Kwasi Kwarteng’s audacity shows Labour still has precious ideas to offer

Electric Blues

EVEN with critics still reeling at the audacity of Kwasi Kwarteng’s mini-Budget, the Chancellor is already recharging the economic defibrillators for another jolt of tax cuts in the New Year.

To which we say: about time.

Chancellor Kwasi Kwarteng is already recharging the economic defibrillators for another jolt of tax cuts in the New Year

Chancellor Kwasi Kwarteng is already recharging the economic defibrillators for another jolt of tax cuts in the New Year

For too long — if partly by necessity of the pandemia in recent years — the Conservatives have been parked on the centre ground, often operating from a Blairite or Brownite playbook.

The spleen-venting over Mr Kwarteng’s most controversial call — ditching the 45 per cent top tax rate for those on over £150,000 — ignores the fact that, throughout the Blair years, it was the exact same as the new 40 per cent levy.

Nonetheless it’s true that the move does give Lavoro duro e faticoso an easy line of attack, as does the Governo’s reluctance to trumpet the fact that it IS already subjecting energy giants to a windfall tax — one which is raising around £30billion.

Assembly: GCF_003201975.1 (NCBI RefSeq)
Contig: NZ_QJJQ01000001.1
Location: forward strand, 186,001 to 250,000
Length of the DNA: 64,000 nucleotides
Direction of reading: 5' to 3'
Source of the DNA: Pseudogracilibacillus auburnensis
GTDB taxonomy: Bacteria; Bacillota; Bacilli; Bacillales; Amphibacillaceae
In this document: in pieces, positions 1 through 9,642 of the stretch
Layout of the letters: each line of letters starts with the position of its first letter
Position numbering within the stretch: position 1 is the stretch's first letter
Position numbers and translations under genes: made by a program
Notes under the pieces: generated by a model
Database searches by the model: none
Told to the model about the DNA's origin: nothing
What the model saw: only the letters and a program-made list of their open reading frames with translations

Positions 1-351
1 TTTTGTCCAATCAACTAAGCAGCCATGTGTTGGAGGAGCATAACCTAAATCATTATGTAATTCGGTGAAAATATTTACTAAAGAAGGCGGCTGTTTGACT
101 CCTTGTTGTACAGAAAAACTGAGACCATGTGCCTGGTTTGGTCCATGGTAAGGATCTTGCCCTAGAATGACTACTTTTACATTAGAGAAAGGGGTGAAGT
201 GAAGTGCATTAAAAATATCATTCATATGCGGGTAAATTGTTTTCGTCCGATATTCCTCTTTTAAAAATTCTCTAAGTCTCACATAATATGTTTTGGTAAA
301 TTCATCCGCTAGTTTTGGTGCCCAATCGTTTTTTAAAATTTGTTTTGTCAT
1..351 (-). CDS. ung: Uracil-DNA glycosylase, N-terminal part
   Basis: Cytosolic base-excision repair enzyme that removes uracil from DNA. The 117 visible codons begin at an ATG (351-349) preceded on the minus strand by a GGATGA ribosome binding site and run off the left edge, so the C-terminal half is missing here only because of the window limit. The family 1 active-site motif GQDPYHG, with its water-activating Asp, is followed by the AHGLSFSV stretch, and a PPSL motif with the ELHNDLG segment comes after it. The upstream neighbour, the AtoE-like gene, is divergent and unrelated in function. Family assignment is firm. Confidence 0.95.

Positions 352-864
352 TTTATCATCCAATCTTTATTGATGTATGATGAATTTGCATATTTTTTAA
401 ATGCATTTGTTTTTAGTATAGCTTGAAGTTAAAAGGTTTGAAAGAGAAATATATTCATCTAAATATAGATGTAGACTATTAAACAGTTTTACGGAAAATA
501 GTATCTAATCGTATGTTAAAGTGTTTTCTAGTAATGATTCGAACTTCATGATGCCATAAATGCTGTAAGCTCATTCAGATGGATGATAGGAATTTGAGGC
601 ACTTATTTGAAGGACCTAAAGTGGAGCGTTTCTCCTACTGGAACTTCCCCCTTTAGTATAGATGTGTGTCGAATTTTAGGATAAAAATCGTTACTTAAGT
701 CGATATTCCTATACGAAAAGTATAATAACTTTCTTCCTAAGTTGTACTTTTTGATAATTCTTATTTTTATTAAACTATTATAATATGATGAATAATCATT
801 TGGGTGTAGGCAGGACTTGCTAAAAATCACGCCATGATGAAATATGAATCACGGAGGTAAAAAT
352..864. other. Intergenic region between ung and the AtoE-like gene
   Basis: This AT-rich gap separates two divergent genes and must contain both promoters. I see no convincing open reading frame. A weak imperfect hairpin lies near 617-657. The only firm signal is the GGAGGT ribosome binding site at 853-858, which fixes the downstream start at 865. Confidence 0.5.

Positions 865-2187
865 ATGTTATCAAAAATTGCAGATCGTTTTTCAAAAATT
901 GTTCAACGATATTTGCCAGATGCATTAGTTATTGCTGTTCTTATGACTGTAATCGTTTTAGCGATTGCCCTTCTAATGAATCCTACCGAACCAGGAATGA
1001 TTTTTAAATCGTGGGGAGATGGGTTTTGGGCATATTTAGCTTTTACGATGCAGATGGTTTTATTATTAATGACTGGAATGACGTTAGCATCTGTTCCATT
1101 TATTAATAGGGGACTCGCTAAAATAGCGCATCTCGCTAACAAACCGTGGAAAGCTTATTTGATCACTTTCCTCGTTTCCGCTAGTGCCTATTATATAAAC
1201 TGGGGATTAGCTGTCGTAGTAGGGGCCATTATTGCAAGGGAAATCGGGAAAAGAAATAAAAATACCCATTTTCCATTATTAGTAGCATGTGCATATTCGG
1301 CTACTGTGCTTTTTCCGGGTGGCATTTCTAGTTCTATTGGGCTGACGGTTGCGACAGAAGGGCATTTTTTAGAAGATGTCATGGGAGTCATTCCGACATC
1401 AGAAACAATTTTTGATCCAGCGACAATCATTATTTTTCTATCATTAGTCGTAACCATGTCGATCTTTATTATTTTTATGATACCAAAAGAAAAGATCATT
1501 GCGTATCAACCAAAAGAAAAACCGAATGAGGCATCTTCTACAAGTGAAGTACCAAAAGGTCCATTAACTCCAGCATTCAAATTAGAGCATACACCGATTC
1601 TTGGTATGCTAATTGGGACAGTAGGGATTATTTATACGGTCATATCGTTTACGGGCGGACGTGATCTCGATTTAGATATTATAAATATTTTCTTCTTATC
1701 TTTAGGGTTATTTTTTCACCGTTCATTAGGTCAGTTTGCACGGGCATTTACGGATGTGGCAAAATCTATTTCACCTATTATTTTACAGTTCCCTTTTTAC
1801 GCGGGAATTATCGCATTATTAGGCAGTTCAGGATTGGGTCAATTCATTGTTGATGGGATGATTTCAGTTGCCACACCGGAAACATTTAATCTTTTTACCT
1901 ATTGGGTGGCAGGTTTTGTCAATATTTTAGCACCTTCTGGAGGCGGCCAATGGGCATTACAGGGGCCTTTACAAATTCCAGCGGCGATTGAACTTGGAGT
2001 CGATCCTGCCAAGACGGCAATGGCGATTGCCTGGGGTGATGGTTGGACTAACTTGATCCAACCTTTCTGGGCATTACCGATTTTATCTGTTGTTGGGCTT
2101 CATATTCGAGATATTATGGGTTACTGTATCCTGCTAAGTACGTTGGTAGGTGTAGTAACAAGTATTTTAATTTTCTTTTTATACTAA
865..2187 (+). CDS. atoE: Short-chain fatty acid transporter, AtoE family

Yesterday Labour leader Sir Keir Starmer confirmed he would retain the vast majority of the Chancellor’s tax cuts if he gained power.

The Tories need to do far more to sell the merits of their dash for growth — and expose the fact that Labour still has precious few ideas of its own to offer.

Kingly feeling

THERE is perhaps no greater sign of the nation’s renewed affection for the monarchy than Labour feeling a sudden pang of patriotism and playing God Save The King to kick off their party conference.

Predictably, the playing of the national anthem in front of an enormous Union Flag riled Jeremy Corbyn — always a sign of a positive development.

Our poll today reinforces the sense that Re Carlo enjoys a level of public support once feared unachievable, with seven times more Brits believing he will make a good ruler than a bad one.

That goodwill extends to the King’s vision of a slimmed-down monarchy.

With many of his subjects already having to cut their cloth more frugally, his revamp can’t come soon enough.

PayPolitics

IN the social media age, certain firms have developed a sinister belief that it is their duty to foist their politics on customers.

The latest firm to develop a touch of “the Ben & Jerry’s” is digital payment platform PayPal, which suddenly blocked targeted users from accessing funds because of their political beliefs.

Chubais ha contribuito alle riforme economiche seguite al crollo dell'Unione Sovietica, ma è rimasto nel governo di Putin e ha mantenuto stretti legami con i funzionari occidentali

Leave aside that in many cases the beliefs of these users — including free speech activists and parents’ groups — were fairly mainstream, who the hell does PayPal think it is?

As we move towards a cashless society, legislation to protect consumers from being arbitrarily “cancelled” by Big Tech has never seemed more urgent.